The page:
S&P Downgraded The Rating Of Belarus To "B/B" With A Negative Outlook
The international rating agency S&P Global Ratings has downgraded the Outlook for Belarus' long-term sovereign credit ratings in foreign and national currency to negative from stable, while the ratings themselves are confirmed at the "B/B" level, the Agency said.
"The negative outlook reflects the growing risks to the financial stability of the national banking system, most of which are under state control...," the Agency writes.
S&P notes " the acceleration of the exchange of household savings into foreign currency and partial withdrawal of deposits in August after the disputed presidential election." The Agency estimates that the country's gross foreign exchange reserves have fallen by $1.4 billion since the beginning of August.
"We can lower the ratings of Belarus in the absence of guaranteed government access to foreign capital markets, while additional credit lines from bilateral lenders such as Russia and China will not be enough for comfortable future repayment of government debt obligations," the agency reports.
It may revise the Outlook on the country's ratings to stable if political uncertainty decreases, which will contribute to the stability of the economic, budgetary, and financial sectors of Belarus.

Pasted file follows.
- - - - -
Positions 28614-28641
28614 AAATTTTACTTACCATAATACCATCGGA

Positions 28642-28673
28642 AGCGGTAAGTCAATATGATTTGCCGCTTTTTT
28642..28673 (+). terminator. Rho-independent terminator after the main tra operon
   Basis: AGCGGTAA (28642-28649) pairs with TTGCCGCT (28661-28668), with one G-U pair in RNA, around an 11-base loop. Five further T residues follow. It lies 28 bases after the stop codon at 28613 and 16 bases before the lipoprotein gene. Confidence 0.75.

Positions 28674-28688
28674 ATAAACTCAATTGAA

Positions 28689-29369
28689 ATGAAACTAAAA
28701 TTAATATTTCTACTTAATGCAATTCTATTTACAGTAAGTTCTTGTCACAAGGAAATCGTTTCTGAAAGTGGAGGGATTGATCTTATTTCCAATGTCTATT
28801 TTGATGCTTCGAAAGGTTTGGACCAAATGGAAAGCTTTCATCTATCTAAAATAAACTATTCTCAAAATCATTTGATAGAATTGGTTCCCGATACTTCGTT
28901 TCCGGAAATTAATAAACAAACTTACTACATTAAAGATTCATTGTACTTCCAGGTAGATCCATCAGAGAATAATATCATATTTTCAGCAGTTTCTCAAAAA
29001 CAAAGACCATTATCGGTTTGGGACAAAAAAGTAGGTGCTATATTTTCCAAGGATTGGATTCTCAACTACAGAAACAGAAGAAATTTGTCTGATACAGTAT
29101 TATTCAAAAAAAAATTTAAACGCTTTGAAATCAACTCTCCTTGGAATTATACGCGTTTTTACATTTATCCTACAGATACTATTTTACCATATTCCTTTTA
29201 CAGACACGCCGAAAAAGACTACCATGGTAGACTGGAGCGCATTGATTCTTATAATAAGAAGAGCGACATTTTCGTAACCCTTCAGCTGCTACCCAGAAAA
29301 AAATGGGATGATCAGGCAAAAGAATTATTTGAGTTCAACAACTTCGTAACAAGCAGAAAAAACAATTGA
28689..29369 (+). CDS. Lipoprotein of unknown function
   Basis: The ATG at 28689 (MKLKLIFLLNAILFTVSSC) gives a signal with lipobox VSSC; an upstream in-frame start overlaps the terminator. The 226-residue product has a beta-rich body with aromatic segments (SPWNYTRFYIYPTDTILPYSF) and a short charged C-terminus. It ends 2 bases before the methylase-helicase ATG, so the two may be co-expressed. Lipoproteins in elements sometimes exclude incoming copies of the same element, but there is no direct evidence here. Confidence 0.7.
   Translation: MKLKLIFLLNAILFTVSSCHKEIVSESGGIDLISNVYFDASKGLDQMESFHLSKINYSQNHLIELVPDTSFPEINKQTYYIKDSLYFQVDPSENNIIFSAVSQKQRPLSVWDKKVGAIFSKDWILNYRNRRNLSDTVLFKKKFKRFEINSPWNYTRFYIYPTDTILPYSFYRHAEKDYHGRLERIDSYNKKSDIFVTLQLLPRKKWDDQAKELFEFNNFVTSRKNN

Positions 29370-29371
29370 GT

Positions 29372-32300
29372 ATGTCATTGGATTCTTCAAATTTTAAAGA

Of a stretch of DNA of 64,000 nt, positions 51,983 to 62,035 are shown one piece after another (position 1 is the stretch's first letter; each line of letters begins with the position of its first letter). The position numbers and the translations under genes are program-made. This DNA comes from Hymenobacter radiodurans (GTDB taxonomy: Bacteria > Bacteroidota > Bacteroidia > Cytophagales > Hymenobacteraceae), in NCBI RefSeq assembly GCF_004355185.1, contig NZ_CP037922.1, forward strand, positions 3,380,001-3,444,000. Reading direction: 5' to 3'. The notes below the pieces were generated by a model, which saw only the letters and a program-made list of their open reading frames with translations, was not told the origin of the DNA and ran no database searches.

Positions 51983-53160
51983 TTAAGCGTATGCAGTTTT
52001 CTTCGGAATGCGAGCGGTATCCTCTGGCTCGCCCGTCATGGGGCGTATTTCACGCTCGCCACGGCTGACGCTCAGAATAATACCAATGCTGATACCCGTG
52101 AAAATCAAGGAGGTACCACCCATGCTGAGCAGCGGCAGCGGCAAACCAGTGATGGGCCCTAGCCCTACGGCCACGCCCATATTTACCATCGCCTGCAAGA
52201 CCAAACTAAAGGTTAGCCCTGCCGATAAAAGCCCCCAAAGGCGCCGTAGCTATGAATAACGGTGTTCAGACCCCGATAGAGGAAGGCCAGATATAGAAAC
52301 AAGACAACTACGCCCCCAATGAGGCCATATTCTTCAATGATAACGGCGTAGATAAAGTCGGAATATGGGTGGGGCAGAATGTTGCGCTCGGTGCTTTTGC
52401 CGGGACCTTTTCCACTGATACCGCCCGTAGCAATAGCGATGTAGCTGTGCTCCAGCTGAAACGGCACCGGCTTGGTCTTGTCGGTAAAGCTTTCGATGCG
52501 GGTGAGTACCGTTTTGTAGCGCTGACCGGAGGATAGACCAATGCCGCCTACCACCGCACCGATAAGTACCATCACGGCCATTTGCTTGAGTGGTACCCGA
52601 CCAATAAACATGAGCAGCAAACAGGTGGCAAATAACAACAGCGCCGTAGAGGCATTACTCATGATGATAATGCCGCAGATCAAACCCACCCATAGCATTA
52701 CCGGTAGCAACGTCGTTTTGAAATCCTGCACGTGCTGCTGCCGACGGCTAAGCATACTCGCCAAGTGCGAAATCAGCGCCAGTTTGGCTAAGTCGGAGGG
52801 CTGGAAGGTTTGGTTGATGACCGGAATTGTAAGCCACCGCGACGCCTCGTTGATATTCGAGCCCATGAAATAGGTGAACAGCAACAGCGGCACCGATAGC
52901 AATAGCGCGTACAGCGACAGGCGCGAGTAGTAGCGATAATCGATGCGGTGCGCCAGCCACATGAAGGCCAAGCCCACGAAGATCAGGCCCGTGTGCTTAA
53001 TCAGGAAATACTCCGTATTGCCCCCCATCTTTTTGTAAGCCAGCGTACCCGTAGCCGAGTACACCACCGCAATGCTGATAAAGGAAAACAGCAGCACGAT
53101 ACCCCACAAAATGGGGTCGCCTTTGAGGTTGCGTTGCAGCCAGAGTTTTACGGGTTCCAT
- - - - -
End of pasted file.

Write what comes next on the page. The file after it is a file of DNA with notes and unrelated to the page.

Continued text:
Mass opposition protests began across Belarus on August 9, after the presidential election, which was won by the current Belarusian leader Alexander Lukashenko — according to the CEC, he won 80.1% of the vote. In the first days, the actions were suppressed by security forces, and tear gas, water cannons, stun grenades, and rubber bullets were used against protesters who did not agree with the results. Then law enforcement agencies stopped dispersing rallies and using force and special equipment. According to official data, more than 6,700 people were detained in the first few days. As reported by the Ministry of internal Affairs of the Republic, hundreds of people were injured during the riots, including more than 130 law enforcement officers. Authorities have officially confirmed the deaths of three protesters.